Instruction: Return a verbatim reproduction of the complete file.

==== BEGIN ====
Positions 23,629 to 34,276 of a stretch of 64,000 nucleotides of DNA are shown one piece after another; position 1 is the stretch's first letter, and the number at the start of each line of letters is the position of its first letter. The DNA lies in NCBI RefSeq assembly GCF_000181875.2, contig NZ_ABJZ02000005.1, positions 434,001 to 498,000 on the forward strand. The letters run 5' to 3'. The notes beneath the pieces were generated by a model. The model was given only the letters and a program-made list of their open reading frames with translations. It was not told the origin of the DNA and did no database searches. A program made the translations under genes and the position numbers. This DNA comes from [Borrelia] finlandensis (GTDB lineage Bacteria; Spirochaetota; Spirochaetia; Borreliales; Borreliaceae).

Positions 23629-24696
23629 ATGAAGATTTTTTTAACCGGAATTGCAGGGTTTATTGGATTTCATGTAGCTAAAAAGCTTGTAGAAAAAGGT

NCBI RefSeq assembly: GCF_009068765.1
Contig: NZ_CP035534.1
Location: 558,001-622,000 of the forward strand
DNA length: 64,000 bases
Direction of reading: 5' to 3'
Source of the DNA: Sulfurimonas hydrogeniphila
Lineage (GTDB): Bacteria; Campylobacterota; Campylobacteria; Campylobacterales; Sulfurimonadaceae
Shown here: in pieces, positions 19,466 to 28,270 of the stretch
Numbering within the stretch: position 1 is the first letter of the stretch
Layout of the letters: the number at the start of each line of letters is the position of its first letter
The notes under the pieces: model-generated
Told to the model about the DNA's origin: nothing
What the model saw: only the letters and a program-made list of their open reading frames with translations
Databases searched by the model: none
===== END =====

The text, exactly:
Positions 23,629 to 34,276 of a stretch of 64,000 nucleotides of DNA are shown one piece after another; position 1 is the stretch's first letter, and the number at the start of each line of letters is the position of its first letter. The DNA lies in NCBI RefSeq assembly GCF_000181875.2, contig NZ_ABJZ02000005.1, positions 434,001 to 498,000 on the forward strand. The letters run 5' to 3'. The notes beneath the pieces were generated by a model. The model was given only the letters and a program-made list of their open reading frames with translations. It was not told the origin of the DNA and did no database searches. A program made the translations under genes and the position numbers. This DNA comes from [Borrelia] finlandensis (GTDB lineage Bacteria; Spirochaetota; Spirochaetia; Borreliales; Borreliaceae).

Positions 23629-24696
23629 ATGAAGATTTTTTTAACCGGAATTGCAGGGTTTATTGGATTTCATGTAGCTAAAAAGCTTGTAGAAAAAGGT

NCBI RefSeq assembly: GCF_009068765.1
Contig: NZ_CP035534.1
Location: 558,001-622,000 of the forward strand
DNA length: 64,000 bases
Direction of reading: 5' to 3'
Source of the DNA: Sulfurimonas hydrogeniphila
Lineage (GTDB): Bacteria; Campylobacterota; Campylobacteria; Campylobacterales; Sulfurimonadaceae
Shown here: in pieces, positions 19,466 to 28,270 of the stretch
Numbering within the stretch: position 1 is the first letter of the stretch
Layout of the letters: the number at the start of each line of letters is the position of its first letter
The notes under the pieces: model-generated
Told to the model about the DNA's origin: nothing
What the model saw: only the letters and a program-made list of their open reading frames with translations
Databases searched by the model: none